The Management of the Failed Renal Allograft: An Enigma with Potential Consequences

Authors

  • Anthony J. Langone,

    Corresponding author
    1. Department of Medicine, Division of Nephrology and Hypertension, Vanderbilt University Medical Center, Nashville, Tennessee
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  • Peale Chuang

    1. Department of Medicine, Division of Nephrology and Hypertension, Vanderbilt University Medical Center, Nashville, Tennessee
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Address correspondence to: Anthony Langone, MD, Department of Medicine, Division of Nephrology and Hypertension, Vanderbilt University Medical Center, Medical Center North S-3223, Nashville, TN 37232, or e-mail: anthony.langone@vanderbilt.edu.

ABSTRACT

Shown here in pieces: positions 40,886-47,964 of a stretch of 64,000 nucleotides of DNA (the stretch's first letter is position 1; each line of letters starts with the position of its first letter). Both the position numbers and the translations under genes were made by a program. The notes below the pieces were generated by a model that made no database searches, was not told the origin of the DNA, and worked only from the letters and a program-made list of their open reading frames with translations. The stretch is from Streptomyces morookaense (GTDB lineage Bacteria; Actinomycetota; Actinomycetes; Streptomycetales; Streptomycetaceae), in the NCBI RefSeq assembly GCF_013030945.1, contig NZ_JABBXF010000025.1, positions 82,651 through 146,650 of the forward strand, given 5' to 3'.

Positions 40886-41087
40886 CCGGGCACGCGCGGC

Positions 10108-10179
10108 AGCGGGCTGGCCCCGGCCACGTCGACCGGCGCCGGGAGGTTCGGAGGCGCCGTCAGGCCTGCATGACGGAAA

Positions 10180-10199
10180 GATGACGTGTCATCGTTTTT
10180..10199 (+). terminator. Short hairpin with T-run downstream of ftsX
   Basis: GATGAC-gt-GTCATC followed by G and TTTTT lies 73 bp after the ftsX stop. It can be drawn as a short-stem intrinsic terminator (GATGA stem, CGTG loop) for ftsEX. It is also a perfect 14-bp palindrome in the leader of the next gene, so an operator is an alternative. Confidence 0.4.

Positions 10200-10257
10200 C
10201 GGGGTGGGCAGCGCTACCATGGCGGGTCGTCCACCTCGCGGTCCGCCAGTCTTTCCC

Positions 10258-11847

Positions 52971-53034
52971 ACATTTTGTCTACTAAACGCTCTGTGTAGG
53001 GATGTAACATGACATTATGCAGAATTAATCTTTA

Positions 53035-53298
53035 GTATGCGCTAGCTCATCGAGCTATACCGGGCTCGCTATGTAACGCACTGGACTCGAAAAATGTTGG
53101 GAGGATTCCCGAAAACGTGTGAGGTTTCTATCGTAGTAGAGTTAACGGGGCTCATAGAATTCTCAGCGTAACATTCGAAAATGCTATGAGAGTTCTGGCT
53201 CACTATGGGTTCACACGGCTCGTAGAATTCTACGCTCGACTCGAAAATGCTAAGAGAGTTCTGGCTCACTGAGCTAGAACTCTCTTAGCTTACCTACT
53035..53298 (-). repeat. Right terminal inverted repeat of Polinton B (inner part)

The number of patients returning to dialysis after their renal allograft fails is increasing in absolute numbers year after year. The management of the failed allograft that is not immediately symptomatic remains controversial. Surgical mortality and morbidity, a rising number of circulating antibodies, reduced erythropoietin, and diuresis are among the arguments to support simply observing the failed allograft. Chronic inflammation, potential for malignancy, infection, and the need for low-dose immunosuppression are concerns that might goad one into performing a preemptive nephrectomy. Based on the current literature and our own clinical experience, we believe allograft nephrectomies should not be routinely performed. They should be reserved for those patients who develop particular symptoms attributable to the allograft or those who require space for retransplantation. Future studies that address this issue in addition to testing various immunosuppression attrition rates may be able to discern a protocol that minimizes drug exposure while leading to reduced nephrectomy rates after returning to dialysis.

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